Online platforms share many common traits and features, and most try to cater to all demographics through their offerings. While social platforms like Instagram and Twitter mainly serve as entertainment, networking platforms like LinkedIn have an altogether different mission. With 800 million members in more than 200 countries and territories around the globe, it’s the world’s largest professional network. Like any popular online platform, it offers users an array of settings and features to optimize their security and privacy in the network.
LinkedIn helps us navigate our career paths with clever tools that make it easier to land that next job, connect with fellow professionals, share and distribute industry-specific content, market products and service and even make announcements. All this activity makes it a prime target for account takeover, data scraping, phishing, etc. Follow these easy steps to keep your Linkedin account safe from malicious activity.
LinkedIn makes it easy to keep your account secure with a few simple settings. Click on your profile pic and select Settings & Privacy. Then, in the left pane, select Sign in & Security and use the tools displayed there to manage your account’s security.
Add or remove email addresses to your account, and use your most trusted email address as your primary one. This is important in case you ever need to reset your password.
Add a trusted phone number (your primary number preferably) in case you ever run into trouble signing in. You can also use that number for password reset purposes and, of course, multi factor-authentication (more on that below).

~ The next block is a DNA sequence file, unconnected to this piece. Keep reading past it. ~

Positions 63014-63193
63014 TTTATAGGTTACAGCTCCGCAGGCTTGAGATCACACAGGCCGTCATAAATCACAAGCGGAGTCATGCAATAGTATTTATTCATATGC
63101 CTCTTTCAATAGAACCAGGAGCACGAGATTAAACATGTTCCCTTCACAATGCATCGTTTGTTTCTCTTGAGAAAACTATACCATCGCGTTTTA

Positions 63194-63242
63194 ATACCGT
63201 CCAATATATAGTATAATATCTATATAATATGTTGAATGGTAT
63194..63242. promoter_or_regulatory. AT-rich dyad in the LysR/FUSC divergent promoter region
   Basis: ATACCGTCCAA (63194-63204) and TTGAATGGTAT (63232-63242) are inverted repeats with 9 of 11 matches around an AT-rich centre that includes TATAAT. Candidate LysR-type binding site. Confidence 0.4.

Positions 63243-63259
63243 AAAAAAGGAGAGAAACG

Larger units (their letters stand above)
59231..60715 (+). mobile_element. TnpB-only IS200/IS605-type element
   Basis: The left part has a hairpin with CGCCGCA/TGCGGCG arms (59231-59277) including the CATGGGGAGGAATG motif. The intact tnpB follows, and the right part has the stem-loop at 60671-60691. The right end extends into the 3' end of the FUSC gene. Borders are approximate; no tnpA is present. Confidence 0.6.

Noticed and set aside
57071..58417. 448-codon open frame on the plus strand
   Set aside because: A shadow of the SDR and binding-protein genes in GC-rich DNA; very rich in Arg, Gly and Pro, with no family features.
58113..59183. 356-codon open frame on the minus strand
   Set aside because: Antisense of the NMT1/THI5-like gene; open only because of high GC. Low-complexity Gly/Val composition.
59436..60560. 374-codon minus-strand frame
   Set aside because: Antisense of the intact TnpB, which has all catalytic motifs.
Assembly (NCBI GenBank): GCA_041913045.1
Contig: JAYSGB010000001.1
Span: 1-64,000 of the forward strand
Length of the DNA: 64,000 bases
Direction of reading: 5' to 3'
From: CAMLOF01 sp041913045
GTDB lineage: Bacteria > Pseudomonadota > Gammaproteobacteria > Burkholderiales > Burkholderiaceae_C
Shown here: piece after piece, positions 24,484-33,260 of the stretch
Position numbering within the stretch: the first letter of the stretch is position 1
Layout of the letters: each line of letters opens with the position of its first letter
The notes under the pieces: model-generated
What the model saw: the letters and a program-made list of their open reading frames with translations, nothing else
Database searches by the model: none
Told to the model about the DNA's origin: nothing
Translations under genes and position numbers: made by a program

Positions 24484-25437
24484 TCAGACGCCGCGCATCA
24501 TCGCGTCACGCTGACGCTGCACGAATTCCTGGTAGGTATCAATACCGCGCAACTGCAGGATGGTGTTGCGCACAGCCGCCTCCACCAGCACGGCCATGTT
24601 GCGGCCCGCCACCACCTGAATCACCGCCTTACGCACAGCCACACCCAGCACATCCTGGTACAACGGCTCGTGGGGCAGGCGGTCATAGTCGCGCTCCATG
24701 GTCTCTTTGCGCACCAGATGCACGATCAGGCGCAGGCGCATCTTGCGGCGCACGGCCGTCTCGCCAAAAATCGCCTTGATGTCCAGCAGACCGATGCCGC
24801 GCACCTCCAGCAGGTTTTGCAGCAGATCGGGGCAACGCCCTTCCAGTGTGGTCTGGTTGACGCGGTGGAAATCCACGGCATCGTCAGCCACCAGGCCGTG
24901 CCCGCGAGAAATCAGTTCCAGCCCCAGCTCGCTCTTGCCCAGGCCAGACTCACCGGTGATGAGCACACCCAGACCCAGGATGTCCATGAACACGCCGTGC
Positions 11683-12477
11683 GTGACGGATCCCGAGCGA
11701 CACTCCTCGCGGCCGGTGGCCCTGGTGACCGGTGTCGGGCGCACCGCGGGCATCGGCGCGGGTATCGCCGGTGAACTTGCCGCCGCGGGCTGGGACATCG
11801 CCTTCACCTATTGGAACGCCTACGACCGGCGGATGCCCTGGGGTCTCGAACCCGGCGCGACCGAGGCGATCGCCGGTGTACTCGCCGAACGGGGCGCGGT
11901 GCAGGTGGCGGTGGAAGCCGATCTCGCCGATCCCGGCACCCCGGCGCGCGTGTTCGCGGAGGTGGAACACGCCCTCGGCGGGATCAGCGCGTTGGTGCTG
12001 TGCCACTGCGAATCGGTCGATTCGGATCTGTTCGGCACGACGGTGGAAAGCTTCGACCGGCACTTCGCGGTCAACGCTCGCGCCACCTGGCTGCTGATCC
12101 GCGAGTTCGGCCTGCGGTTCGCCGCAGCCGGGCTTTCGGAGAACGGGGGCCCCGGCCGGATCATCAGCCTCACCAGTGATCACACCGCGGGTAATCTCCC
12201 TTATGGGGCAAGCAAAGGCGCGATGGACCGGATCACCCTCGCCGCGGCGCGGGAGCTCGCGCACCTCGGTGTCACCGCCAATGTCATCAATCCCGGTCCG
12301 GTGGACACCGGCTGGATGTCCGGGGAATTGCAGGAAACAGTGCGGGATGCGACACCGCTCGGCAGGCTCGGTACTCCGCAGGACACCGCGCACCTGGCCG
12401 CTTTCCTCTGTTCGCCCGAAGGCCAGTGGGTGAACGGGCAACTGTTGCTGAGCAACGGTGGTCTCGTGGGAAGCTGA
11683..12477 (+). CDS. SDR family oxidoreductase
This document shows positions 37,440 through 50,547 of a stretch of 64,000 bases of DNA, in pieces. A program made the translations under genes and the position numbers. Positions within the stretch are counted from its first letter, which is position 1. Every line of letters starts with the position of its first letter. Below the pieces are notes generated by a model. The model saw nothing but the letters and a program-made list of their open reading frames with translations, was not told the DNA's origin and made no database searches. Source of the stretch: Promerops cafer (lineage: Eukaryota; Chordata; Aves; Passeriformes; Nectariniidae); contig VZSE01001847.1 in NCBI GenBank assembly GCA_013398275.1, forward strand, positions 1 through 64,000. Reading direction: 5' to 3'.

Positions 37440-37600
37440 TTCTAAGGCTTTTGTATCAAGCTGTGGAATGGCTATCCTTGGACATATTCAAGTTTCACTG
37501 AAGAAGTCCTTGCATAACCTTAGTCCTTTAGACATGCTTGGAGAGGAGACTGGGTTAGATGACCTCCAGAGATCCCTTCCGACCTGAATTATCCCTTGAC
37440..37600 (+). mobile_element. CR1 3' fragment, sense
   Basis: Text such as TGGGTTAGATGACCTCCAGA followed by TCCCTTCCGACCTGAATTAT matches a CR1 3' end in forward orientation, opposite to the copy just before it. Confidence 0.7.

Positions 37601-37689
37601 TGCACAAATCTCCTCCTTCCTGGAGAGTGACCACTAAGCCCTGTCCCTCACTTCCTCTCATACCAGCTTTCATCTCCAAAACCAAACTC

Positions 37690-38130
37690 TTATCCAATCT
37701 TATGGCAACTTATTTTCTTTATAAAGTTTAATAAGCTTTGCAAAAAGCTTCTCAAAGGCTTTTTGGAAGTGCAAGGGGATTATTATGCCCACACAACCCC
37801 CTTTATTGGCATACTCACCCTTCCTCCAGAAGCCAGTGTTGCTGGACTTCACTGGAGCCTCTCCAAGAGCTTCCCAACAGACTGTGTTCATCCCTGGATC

If you haven’t changed your password in a while, it’s a good idea to refresh it. This is especially recommended if you’ve used the same password for a different account. You never know when one of your favorite online platforms will suffer a breach, compromising your other accounts that use the same login credentials.
Where you’re signed in
See your active LinkedIn sessions and sign out of the ones you’re currently not using. You can get details about the location and the devices currently logged into your LinkedIn account, IP address, the time you last accessed LinkedIn on that device, etc. Never leave open sessions on devices you rarely or never use.
Devices that remember your password
Be sure to periodically review and control the devices that have been instructed to remember your password. Just like with the step above, remove any devices you rarely or never use. Leave only your most-used devices associated with your LinkedIn account – or any other online platform.
Two-step verification, arguably the most important security setting you should use, lets you verify any login with your secondary device – typically your phone. You can use SMS or an authenticator app.
As mentioned above, platforms like LinkedIn are especially susceptible to data scraping. This is not only done by advertisers and spammers, but also by malicious actors looking to take over your account, build fake online personas, or carry out spear-phishing attacks. Review the data you’ve provided to LinkedIn and make changes where necessary.
Manage who gets to see what about you, how non-connections see your profile, etc. You can also manage how LinkedIn itself uses your data, and you can control how associated apps and accounts can use it as well. If in doubt, download a copy of your data and review the things LinkedIn stores about you and your online persona.